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Panasonic G95 / G90 review

The G95 / G90 beefs up Panasonic's G series

Panasonic G95 / G90
Image credit: TechRadar

Performance

  • Very responsive in use
  • Good performance from the EVF and LCD
  • Camera remains operational during buffer clearing

The Panasonic G95 / G90 starts up with very little delay, and is ready to begin shooting pretty much as soon as you are. There's no sluggishness as you move around the menus or adjust exposure settings, and the camera responds as nimbly as you'd expect.

With a fast UHS-II card in place, our tests showed the camera to maintain its maximum burst rate for 30 consecutive raw + JPEG frames, and 39 raw frames on their own – so, slightly less than the 45 quoted by Panasonic. JPEGs can be captured for as long as required, and are written immediately to the card; while raw files understandably take longer, the camera remains operational during this time, which isn't something every camera can claim.

The LCD screen feels solidly mounted to the body, and pulls away without any issue, and the fact that it spins all the way around to face the front is great for video users who want to record themselves. It's also nicely responsive to touch, which makes setting the focusing point or adjusting menu options effortless, and its clarity and reproduction of the scene are as expected at this level, which is to say very good.

The electronic viewfinder has a very useful 0.74x magnification – better than the Sony A6400, and significant better than the Fujifilm's X-T30 – and with 2.36 million dots it presents the scene with good clarity. It seems likely that the next generation of sub- $1,000 / £1,000 cameras will inherit the 3.69 million-dot EVFs that have proliferated across enthusiast cameras, but it would be unreasonable to expect them on a camera like the G95 /G90 that's aimed at a more junior audience.

Image quality

  • Very good detail in images
  • Great O.I.S. performance 
  • Video generally very good, but some rolling shutter

The 20MP sensor, which we've seen before inside the G9, produces nicely detailed images, partly because of its lack of an optical low-pass filter. Very slight noise can be seen in low-ISO images, but then this is also true of many APS-C based cameras; the key thing is that this is controlled well as you rack up the ISO, with noise reduction doing its thing, but not too aggressively.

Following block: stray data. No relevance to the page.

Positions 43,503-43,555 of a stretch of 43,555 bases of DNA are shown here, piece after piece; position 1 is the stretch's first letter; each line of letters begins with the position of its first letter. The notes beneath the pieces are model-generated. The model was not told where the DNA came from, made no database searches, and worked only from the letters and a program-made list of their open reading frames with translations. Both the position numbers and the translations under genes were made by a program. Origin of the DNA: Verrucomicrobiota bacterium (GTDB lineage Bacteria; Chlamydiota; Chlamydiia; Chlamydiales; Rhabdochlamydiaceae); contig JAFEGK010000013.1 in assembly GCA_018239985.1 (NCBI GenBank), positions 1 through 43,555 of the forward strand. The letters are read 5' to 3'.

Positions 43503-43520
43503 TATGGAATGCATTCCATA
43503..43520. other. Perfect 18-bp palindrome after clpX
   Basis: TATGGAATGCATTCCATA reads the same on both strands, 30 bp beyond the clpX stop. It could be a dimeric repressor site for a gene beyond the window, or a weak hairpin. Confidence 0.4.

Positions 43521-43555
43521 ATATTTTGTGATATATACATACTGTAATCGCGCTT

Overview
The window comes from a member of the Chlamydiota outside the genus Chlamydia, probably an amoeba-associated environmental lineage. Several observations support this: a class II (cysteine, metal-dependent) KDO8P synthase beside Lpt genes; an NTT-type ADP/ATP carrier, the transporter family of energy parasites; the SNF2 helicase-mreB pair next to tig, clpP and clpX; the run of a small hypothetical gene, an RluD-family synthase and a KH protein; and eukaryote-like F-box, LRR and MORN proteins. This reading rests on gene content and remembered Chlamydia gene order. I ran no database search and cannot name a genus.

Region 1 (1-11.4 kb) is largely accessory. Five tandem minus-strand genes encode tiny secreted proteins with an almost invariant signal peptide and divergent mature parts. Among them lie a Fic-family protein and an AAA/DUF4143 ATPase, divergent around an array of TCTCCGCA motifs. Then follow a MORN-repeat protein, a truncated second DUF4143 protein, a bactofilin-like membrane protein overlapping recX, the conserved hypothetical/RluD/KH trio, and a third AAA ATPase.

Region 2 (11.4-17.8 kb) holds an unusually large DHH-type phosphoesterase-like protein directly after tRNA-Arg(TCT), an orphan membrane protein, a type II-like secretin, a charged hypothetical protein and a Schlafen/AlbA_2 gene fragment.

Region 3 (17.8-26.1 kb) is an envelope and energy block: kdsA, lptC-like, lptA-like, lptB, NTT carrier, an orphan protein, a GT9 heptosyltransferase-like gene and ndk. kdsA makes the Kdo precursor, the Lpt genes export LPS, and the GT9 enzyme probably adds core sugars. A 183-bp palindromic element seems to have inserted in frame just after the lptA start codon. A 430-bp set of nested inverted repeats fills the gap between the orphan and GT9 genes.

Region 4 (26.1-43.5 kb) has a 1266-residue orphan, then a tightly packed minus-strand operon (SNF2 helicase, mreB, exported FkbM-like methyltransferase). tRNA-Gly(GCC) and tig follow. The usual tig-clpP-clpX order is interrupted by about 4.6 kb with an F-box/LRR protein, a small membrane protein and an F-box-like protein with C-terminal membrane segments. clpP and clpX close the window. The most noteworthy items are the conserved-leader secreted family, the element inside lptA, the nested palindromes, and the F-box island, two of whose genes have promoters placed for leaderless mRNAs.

The kit lens most buyers will end up using is the LUMIX G VARIO 12-60mm f/3.5-5.6 ASPH. POWER O.I.S, and what's particularly good for those who have no other Micro Four Thirds optics is that it has a slightly broader focal range than is the norm for kit lenses, although it manages to stay relatively compact.

On default settings you generally get pleasing results, with sound metering giving well-balanced exposures. Highlights can roll off a little too easily, although this can easily be compensated for in-camera (and it's possible to bring some of this detail back when processing raw files).

As mentioned, there are many Photo Styles to call upon, although the Standard option will be the default for most people. This is a perfectly fine all-rounder, with nicely vibrant greens and good reds, although blue skies can lack punch, so in scenes with skies and foliage it's worth switching to the Vivid option, which provides great saturation all round whole keeping things realistic.

Video footage from the G95 /G90 is strong, with very good detail when you shoot in 4K. The stabilization system does well to keep things steady, which makes it easy to maintain the same composition when shooting handheld too. Some rolling shutter can be seen when the camera is panned, although you can avoid the worst of this by moving it a little more slowly.

The camera's autofocus system does well to move smoothly between different subjects in the scene, and this is particularly effective when you use the touchscreen to set different points of focus. There's typically a very slight hesitant bump as focus is confirmed, which is more obvious when you're focusing between subjects at different distances and which is likely a consequence of the contrast-detect AF system – but if you're using the camera for more considered shooting you may well be calling on manual focus anyway, which would render this a non-issue.